LBB> At what point did Christjan get involved in the project?
Dave> Christjan was involved from day one. I ran the idea by him and he had ideas instantly. We had a consistent back and forth before I ever turned on my iPhone to shoot anything.
Christjan> Dave looped me in pretty early. He wanted to work on something creative and lighthearted that could be made from our homes. I feel lucky that in our working relationship he always brings me in early in the process so we can come up with ideas and solutions together. He sent me test videos and I did some quick composites on my phone to see what the Daves interacting together would look like. Just from that, we knew that this was going to be a fun one.
LBB> How did you both work with each other on this job? And how did it differ from when you usually work together?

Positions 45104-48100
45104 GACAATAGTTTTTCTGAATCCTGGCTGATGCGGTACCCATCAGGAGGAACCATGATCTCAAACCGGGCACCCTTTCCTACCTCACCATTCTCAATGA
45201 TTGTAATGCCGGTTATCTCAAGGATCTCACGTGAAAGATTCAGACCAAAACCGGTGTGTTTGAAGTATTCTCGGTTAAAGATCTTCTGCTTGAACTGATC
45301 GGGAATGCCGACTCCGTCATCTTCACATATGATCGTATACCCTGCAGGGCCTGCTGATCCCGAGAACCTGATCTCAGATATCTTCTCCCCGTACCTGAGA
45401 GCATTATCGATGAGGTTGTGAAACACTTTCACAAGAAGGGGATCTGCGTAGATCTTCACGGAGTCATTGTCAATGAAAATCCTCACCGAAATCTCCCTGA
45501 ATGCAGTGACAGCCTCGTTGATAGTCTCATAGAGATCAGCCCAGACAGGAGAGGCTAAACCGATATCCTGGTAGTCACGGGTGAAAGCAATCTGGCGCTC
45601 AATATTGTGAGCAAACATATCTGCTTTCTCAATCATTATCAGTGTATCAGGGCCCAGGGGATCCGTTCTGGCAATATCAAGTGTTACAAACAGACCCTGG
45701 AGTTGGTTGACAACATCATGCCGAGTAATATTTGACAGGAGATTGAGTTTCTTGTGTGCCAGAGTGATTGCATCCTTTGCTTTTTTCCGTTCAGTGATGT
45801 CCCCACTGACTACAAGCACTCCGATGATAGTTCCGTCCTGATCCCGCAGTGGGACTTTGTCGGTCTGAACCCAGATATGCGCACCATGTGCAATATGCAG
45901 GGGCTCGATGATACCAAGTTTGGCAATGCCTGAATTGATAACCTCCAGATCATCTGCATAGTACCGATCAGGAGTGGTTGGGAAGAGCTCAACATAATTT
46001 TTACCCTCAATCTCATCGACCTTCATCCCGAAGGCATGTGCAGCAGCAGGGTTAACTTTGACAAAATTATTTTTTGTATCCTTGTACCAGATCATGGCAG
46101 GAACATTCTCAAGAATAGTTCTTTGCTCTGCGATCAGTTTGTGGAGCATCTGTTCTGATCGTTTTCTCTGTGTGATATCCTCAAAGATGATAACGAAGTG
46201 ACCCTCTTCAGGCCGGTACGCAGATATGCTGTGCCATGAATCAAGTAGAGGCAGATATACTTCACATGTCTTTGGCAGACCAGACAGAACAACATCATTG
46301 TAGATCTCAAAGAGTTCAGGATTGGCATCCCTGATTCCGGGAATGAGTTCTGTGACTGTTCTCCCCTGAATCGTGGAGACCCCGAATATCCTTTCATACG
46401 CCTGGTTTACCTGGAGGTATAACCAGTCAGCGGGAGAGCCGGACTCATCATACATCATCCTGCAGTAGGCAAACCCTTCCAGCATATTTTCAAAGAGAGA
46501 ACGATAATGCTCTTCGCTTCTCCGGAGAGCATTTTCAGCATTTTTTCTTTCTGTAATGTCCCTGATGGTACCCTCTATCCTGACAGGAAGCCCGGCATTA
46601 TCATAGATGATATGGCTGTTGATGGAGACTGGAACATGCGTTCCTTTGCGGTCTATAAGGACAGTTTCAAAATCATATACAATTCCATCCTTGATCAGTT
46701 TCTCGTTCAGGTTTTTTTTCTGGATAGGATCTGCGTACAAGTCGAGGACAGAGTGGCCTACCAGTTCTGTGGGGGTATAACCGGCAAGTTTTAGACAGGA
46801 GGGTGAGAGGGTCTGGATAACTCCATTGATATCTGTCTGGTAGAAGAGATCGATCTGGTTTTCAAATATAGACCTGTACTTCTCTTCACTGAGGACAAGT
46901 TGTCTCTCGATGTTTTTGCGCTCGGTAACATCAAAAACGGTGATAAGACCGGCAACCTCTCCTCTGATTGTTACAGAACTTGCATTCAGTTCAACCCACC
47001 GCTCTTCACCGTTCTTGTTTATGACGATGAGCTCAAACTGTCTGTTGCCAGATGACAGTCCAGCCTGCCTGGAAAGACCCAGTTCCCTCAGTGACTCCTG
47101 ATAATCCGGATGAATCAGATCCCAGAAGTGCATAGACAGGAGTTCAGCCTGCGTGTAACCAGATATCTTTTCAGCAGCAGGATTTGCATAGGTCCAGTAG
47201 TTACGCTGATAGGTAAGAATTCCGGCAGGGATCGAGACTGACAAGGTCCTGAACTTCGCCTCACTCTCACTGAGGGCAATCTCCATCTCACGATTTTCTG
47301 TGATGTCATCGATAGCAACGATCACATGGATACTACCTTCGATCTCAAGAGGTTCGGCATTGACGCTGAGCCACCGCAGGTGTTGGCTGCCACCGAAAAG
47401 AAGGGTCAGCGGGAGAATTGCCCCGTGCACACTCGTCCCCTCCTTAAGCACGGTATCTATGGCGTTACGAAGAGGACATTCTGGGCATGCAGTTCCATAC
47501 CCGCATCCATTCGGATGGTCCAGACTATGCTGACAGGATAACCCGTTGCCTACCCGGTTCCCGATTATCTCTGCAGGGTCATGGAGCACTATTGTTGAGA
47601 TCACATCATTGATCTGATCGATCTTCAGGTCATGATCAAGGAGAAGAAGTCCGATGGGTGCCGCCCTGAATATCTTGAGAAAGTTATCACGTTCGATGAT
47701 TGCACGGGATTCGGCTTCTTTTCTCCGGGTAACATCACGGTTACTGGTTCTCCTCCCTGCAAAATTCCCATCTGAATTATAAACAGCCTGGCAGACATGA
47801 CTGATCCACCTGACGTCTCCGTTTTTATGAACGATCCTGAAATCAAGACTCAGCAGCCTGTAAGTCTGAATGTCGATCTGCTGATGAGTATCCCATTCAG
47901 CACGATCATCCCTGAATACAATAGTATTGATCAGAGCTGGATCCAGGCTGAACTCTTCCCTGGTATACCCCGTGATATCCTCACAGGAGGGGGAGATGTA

Dave> We were in constant communication. Literally. Texting and ZOOMing all day every day while we were ‘in production’. I was definitely annoying. I had a million questions and concerns regarding framing as well as technical questions regarding frame rates, comping and sound design.
Christjan> We had a lot of texts, Zooms, and calls. When we finally got to editing we worked on the cut together over our remote system where there’s no lag time. So it’s just like being in the room together but one of us is actually naked in their own home… I’m sure you can guess which one.
LBB> Christjan edited it in real-time, as opposed to you sending him a bunch of rushes and him piecing it together? Tell me about that process! Why did you take that approach? And how did you find it?